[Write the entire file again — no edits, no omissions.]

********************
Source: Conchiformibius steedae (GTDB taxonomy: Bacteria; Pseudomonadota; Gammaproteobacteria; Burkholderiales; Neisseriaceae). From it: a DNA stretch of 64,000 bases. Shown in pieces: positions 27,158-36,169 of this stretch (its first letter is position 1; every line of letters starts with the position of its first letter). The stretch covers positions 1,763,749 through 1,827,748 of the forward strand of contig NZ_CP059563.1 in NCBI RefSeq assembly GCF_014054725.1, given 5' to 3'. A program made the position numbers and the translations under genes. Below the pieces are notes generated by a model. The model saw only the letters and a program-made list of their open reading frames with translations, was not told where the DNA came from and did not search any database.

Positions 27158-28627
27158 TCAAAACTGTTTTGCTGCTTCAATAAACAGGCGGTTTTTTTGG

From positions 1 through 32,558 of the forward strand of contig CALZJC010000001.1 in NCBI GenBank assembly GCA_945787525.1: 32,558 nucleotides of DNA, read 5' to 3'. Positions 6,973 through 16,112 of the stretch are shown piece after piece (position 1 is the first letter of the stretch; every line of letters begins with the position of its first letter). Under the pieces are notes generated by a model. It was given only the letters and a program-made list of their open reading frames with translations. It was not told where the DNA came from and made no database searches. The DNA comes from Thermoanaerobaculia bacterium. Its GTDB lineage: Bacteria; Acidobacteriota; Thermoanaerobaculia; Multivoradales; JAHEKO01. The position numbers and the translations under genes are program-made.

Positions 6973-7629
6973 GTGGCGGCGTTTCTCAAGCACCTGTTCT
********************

Source: Conchiformibius steedae (GTDB taxonomy: Bacteria; Pseudomonadota; Gammaproteobacteria; Burkholderiales; Neisseriaceae). From it: a DNA stretch of 64,000 bases. Shown in pieces: positions 27,158-36,169 of this stretch (its first letter is position 1; every line of letters starts with the position of its first letter). The stretch covers positions 1,763,749 through 1,827,748 of the forward strand of contig NZ_CP059563.1 in NCBI RefSeq assembly GCF_014054725.1, given 5' to 3'. A program made the position numbers and the translations under genes. Below the pieces are notes generated by a model. The model saw only the letters and a program-made list of their open reading frames with translations, was not told where the DNA came from and did not search any database.

Positions 27158-28627
27158 TCAAAACTGTTTTGCTGCTTCAATAAACAGGCGGTTTTTTTGG

From positions 1 through 32,558 of the forward strand of contig CALZJC010000001.1 in NCBI GenBank assembly GCA_945787525.1: 32,558 nucleotides of DNA, read 5' to 3'. Positions 6,973 through 16,112 of the stretch are shown piece after piece (position 1 is the first letter of the stretch; every line of letters begins with the position of its first letter). Under the pieces are notes generated by a model. It was given only the letters and a program-made list of their open reading frames with translations. It was not told where the DNA came from and made no database searches. The DNA comes from Thermoanaerobaculia bacterium. Its GTDB lineage: Bacteria; Acidobacteriota; Thermoanaerobaculia; Multivoradales; JAHEKO01. The position numbers and the translations under genes are program-made.

Positions 6973-7629
6973 GTGGCGGCGTTTCTCAAGCACCTGTTCT